Rupert Murdoch’s media group has been grabbing headlines rather than creating them.

One of the world’s largest media companies stands accused of gaining information illegally and failing to disclose how that information was gained.

In an age when information should be easier to access than ever before, it seems ironic that one of the world’s largest information suppliers should stand accused of being less than open and honest about its methods.

There are wider lessons for all us in whatever sector we work. The truth usually comes out in the end, and it is often better to be honest from the beginning. And in those cases where there may have been less than openness, it is usually better to admit to wrongdoing rather than wait until it has been discovered.

Owning up can lead to forgiveness, whereas discovery unleashes a lot of very different emotions and consequences.

And whether in the poultry, feed or any other industry, it is often worth standing back and reviewing exactly we might have been doing. Do we always behave ethically? Are we straightforward and honest in our communication? Are we really investing as much in our activities as we claim, or do we rely too much on spin and simply revealing what is convenient and suits our needs?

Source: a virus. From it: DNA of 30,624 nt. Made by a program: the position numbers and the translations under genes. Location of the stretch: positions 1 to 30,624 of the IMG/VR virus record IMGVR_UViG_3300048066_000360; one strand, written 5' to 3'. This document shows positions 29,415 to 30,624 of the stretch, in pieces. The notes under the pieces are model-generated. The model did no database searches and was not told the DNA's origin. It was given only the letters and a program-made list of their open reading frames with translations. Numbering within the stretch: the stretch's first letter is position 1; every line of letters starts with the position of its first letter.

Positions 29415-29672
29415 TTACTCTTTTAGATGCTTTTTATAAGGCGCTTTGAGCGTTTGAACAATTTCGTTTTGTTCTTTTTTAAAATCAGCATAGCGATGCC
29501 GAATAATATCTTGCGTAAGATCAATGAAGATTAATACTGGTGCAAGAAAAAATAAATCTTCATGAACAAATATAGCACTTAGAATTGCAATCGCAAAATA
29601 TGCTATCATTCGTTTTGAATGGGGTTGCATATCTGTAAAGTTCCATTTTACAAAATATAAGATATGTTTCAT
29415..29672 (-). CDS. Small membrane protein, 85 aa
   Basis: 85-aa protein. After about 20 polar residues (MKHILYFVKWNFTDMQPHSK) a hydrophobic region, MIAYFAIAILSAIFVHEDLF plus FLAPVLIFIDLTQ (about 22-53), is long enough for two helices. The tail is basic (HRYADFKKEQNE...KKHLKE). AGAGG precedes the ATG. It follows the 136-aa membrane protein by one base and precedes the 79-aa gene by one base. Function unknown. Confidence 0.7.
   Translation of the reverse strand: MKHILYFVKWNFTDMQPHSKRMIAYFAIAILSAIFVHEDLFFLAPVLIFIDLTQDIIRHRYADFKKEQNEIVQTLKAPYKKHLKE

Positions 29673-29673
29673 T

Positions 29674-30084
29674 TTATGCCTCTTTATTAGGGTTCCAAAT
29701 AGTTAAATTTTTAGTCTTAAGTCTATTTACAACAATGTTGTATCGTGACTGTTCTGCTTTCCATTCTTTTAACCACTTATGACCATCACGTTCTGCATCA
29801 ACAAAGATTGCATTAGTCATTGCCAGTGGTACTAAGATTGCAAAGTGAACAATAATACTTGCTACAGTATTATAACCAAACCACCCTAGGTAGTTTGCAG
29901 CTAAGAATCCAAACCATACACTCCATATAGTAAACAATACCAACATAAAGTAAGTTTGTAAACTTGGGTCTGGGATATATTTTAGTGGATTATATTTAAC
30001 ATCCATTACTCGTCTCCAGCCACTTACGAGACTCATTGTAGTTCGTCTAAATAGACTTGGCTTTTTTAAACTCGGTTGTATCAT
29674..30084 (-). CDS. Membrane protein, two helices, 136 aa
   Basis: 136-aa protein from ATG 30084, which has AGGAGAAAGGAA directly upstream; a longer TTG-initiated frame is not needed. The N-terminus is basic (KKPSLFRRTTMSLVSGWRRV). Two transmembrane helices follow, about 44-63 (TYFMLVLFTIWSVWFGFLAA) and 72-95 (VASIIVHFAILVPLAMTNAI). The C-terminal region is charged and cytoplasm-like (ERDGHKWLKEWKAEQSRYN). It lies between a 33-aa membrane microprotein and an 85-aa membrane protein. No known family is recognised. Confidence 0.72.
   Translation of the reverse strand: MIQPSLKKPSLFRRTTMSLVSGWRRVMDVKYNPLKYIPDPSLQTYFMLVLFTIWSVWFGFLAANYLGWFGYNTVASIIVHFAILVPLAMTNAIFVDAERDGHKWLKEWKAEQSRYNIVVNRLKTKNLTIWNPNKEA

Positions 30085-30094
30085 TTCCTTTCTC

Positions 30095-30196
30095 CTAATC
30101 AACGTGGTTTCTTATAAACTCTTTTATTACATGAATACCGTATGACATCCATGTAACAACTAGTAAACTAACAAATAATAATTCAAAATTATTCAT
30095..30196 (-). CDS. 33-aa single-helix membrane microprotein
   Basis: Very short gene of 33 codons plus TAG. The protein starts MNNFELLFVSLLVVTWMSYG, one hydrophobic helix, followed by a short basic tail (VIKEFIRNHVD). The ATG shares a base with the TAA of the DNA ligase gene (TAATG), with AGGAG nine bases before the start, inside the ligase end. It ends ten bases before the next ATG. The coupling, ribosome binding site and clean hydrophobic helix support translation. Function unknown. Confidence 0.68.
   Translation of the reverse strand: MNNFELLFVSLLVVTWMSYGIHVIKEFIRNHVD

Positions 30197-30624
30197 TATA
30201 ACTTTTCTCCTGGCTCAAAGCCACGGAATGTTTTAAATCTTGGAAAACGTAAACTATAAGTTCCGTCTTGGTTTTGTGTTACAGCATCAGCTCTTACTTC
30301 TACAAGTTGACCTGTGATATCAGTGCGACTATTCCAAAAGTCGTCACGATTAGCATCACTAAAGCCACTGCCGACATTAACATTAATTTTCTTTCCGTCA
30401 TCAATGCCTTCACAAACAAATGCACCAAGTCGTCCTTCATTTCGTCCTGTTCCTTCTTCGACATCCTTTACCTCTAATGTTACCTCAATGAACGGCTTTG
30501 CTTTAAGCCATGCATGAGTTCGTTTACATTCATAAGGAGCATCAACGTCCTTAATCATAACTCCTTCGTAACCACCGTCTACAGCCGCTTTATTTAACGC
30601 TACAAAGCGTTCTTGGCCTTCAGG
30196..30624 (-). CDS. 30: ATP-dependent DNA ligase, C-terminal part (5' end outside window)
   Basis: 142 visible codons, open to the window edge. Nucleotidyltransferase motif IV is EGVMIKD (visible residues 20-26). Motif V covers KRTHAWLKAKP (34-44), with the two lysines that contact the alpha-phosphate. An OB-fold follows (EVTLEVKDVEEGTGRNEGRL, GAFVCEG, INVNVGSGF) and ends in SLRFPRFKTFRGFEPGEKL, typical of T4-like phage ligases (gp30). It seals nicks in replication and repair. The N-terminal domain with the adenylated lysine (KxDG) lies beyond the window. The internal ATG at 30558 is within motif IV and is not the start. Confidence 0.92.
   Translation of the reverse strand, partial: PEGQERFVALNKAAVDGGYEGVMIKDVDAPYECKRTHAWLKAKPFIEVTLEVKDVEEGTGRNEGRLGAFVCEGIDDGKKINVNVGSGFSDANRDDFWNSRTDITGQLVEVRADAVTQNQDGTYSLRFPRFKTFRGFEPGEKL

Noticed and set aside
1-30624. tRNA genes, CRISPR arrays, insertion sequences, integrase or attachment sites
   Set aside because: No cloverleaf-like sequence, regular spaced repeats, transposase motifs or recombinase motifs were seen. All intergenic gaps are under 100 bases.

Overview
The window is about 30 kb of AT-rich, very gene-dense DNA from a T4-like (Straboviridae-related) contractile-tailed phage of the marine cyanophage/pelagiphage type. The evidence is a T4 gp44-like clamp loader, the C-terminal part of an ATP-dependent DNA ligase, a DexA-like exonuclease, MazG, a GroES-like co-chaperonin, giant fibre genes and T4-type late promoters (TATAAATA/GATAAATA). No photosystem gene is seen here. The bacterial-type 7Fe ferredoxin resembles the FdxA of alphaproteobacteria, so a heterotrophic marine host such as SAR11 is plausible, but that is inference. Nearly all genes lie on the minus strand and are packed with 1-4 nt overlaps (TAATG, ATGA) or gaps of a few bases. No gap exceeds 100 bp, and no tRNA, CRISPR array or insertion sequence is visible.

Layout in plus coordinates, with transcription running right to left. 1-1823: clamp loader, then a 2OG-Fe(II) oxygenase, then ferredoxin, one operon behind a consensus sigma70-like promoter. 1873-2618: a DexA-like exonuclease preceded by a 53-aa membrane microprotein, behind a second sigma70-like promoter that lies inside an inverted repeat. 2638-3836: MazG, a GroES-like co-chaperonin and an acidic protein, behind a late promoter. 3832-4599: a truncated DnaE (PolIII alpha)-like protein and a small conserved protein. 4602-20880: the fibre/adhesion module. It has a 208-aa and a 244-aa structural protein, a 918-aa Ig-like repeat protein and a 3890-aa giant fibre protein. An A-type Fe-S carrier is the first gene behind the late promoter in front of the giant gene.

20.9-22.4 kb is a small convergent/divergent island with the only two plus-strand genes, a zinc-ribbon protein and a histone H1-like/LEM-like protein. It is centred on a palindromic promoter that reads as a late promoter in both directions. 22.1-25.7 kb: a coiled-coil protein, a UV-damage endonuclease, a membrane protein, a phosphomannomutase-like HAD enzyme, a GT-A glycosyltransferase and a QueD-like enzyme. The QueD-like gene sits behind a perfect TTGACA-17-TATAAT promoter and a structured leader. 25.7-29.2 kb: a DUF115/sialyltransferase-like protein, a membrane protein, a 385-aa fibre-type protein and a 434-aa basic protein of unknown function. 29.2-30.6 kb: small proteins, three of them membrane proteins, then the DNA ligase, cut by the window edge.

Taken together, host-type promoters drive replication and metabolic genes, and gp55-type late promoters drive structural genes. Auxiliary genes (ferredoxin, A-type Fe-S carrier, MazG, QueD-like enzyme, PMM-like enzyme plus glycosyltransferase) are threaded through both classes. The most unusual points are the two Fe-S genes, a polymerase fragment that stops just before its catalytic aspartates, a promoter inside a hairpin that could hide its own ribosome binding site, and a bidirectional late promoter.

These are interesting questions to ask ourselves and we may not always like the answers. Taking a long hard look at the truth is not always comfortable, but ultimately we all benefit when such exercises are carried out.

In our relationships, be they with consumers, suppliers or whoever, it is important to think about myths and realities and the consequences of living by one or the other. The accusations against News Corp. may stretch back years, but they have now come to the fore, and they eventually will for all us if we have things to hide.